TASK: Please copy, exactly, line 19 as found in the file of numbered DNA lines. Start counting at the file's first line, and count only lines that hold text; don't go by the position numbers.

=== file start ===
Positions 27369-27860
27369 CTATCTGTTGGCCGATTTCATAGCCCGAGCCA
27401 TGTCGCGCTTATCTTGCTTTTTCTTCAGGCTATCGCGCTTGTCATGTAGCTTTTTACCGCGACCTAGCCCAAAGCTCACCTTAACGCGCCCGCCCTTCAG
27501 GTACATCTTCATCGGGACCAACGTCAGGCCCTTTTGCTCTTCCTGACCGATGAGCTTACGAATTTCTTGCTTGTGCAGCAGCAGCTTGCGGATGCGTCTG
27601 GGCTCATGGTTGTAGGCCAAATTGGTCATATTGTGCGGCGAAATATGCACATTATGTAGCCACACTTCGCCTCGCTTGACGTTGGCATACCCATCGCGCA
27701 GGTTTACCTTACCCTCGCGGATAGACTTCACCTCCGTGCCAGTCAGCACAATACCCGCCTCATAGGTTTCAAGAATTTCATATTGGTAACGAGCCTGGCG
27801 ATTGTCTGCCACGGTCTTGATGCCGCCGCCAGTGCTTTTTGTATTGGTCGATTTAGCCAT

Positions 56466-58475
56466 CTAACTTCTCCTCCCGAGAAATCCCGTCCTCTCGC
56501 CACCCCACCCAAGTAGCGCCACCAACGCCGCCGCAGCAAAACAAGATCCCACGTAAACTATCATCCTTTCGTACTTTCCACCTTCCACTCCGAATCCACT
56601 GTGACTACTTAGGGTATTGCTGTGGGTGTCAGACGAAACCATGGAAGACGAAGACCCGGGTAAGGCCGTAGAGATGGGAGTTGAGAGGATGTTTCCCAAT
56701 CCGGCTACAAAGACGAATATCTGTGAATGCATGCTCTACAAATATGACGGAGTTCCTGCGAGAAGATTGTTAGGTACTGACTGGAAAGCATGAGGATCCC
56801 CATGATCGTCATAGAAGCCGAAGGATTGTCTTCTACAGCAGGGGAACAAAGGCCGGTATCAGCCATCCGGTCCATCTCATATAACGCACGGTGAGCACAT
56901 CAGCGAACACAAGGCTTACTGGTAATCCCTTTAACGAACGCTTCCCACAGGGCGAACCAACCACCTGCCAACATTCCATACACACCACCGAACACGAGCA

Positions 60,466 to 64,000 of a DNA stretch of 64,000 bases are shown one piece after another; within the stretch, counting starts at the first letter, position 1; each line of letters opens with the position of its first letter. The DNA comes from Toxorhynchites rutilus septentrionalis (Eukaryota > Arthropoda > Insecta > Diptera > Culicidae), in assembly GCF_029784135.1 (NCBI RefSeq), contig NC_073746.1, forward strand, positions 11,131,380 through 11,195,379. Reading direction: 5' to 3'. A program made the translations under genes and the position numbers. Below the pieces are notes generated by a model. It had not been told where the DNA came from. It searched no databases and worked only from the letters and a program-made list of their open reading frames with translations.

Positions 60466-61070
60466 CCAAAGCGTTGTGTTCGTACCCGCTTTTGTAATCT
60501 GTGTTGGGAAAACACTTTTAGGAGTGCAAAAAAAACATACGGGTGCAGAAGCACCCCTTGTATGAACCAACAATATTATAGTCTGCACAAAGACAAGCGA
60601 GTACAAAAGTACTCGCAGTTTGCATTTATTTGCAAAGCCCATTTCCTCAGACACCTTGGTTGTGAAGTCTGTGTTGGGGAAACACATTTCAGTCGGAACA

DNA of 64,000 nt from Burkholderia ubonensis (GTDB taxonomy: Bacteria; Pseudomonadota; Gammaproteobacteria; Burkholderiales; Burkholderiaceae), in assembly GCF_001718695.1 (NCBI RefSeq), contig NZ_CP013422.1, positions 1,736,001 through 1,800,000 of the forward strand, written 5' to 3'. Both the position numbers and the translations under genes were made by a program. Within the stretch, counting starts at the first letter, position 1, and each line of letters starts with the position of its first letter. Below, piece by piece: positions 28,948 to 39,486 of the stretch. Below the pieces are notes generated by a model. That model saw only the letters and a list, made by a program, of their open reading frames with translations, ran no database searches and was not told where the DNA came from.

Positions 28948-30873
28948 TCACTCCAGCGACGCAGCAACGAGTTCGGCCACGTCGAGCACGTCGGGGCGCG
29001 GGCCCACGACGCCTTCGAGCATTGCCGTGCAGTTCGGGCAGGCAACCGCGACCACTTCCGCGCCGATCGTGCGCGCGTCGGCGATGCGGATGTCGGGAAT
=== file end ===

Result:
60601 GTACAAAAGTACTCGCAGTTTGCATTTATTTGCAAAGCCCATTTCCTCAGACACCTTGGTTGTGAAGTCTGTGTTGGGGAAACACATTTCAGTCGGAACA